B-roll is a term from the earliest days of the Hollywood movie industry. The A-roll reel was the main footage for the movie, and an identical B-roll reel was used for filler and cuts. Back then physical celluloid film was cut and spliced together to edit and make a movie.
Today, B-roll refers to any secondary material that you use for filler.
You can get free B-roll video from websites like Pexels and Pixabay. They offer short clips uploaded by amateur photographers which are copyright free and can be used by anyone.
The selection available is OK on these sites, but to have the best choice from an absolute mountain of B-roll clips, take a look at Story Blocks – I started using them in July 2020 and it has helped me level up my level game hugely, leading to great growth on YouTube.
Approaching 900,000 items of stock video, backgrounds, music, and video intros; there is plenty here for you to use to enhance your videos.
The cost varies from $10 to $80 per month on a subscription basis, depending on the amount and types of media you want to download.
Professional looking YouTube Intro/Outro
No self-respecting YouTube channel should be without a professional-looking intro/outro. It’s not just something to have for the sake of it either – your intro helps to develop and reinforce your brand.
Over time as your viewer subscriptions grow, your intro and brand serve to communicate trust.
If viewers like the content you produce, then as soon as they see your familiar branding, they will start watching your video with a positive view.
You can develop an intro/outro with Story Blocks mentioned above. But, if you don’t subscribe to that service, an alternative tool is Placeit.
I have used PlaceIt in the past for client branding – YouTube banners, channel intro and outros, even stock mock ups – I highly recommend you check out their templates.
With Placeit, you can create logos, animated intro/outros, and other branding graphics you can use on also use on sites like Facebook and Instagram. You can even generate slideshow videos for YouTube using the software.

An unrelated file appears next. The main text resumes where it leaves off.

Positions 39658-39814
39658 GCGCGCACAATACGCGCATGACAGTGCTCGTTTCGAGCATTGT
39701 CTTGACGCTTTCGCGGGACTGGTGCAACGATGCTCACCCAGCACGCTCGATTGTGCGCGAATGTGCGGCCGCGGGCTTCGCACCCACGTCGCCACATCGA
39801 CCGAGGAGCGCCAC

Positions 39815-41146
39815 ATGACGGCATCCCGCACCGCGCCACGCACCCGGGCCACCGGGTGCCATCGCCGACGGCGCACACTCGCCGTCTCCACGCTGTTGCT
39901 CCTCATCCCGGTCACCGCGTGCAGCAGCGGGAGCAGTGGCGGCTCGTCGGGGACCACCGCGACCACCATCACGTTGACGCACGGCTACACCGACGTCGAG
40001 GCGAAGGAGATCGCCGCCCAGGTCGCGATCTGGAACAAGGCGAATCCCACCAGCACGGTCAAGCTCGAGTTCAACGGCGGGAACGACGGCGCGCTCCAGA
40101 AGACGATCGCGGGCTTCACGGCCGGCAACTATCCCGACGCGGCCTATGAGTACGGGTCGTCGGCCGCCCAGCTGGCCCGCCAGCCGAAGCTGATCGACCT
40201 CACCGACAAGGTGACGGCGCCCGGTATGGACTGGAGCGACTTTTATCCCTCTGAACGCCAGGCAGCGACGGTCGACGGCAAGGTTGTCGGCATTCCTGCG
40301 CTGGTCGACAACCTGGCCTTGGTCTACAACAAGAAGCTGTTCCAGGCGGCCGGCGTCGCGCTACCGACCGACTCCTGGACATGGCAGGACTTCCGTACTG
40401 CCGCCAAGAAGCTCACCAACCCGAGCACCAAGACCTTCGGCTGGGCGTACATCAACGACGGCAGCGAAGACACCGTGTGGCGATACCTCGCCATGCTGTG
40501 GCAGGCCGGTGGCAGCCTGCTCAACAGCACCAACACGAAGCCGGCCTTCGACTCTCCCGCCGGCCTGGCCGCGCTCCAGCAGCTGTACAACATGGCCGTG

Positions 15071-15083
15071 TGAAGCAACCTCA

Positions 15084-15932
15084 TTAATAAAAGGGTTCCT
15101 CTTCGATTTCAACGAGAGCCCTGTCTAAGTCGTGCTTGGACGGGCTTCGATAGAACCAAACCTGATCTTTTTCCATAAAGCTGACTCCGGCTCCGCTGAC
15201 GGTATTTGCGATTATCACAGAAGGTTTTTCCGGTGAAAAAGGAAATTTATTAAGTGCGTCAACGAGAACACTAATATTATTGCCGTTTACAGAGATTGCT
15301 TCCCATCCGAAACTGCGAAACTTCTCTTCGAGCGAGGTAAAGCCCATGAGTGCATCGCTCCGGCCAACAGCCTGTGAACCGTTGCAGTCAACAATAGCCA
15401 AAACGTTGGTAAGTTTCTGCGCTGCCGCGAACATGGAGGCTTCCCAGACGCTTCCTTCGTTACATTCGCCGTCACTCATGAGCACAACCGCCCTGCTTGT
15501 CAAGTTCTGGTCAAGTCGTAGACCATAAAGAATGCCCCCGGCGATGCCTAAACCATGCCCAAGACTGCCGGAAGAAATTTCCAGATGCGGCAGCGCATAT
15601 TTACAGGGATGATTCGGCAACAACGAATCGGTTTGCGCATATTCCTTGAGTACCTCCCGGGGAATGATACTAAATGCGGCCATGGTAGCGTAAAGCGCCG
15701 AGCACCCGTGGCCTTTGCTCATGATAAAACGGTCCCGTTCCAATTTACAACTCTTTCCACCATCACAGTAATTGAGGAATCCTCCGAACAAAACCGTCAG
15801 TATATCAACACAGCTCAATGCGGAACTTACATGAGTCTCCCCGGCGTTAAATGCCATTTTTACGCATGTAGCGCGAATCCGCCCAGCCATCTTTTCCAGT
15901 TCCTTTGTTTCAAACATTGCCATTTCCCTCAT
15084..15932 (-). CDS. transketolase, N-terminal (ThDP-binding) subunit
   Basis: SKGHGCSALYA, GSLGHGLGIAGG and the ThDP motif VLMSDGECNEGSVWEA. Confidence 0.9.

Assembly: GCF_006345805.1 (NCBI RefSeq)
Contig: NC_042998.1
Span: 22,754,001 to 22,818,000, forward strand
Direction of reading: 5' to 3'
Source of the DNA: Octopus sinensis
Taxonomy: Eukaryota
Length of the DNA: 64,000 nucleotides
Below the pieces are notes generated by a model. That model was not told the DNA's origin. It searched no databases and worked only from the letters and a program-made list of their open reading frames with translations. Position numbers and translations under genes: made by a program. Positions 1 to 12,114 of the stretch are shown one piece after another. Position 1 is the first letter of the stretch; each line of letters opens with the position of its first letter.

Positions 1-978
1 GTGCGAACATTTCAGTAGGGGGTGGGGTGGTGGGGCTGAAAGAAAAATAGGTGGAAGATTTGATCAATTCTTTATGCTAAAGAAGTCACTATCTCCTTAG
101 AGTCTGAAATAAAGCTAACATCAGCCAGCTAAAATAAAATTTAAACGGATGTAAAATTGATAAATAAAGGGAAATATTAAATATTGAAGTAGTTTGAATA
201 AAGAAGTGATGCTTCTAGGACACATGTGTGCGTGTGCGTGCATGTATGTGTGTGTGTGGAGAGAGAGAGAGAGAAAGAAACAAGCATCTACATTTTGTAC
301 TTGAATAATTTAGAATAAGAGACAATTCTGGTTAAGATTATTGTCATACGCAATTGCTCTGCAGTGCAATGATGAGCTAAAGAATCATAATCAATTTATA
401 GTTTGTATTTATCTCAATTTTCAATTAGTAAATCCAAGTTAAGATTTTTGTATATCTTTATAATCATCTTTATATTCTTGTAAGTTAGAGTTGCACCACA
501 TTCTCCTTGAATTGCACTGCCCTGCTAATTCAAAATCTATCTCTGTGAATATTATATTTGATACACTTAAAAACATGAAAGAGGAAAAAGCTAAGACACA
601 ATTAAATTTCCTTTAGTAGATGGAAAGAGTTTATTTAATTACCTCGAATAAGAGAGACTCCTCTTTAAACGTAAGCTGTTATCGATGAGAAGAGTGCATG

Placeit costs $14.95 monthly for unlimited access to all the features. You could sign up for just one month and generate all the graphics you need. Alternatively, save 50% upfront with an annual subscription.
Add Subtitles and Captions to Your YouTube Videos.
First, we need some definitions.
Captions – These are the text displayed on your video that matches what is being said by the presenter or narrator.
Subtitles – These are like captions, but also carry additional information for the viewer, such as sound representations for the hard of hearing. They also refer to foreign language translations of the speech in a video.
Why might you add in captions or subtitles? It opens up your content to many more viewers.
Captions are useful for people who are consuming content on the go and aren’t in a position to listen to the audio. Or maybe watching on the sofa while their partner is glued to the TV.
If you subtitle your video into other commonly spoken languages, then you get to reach a wider audience from other countries.
Now you could add captions yourself, going through your content and painstakingly adding text one piece at a time. Or use a service like Rev.com.
They charge by the minute for speech that is captioned or subtitled, so you pay a variable fee per video.
I use Rev.com to help me caption my videos in bulk and I can even do it in multiple foreign languages to help maximise my international reach and get more views for my YouTube videos.
Setting up a successful YouTube channel without a camera is very possible. There are many people doing it already and achieving lots of views, subscribes, and Partner Program earnings.
But competition is increasing day by day, so to give your channel the best chance of success, you need to make sure that you produce high quality videos.
This means good editing, addition of intros/outros, b-roll, and adding captions too if applicable.
Get going with some of the ideas above and see what you can produce for your channel. Good luck.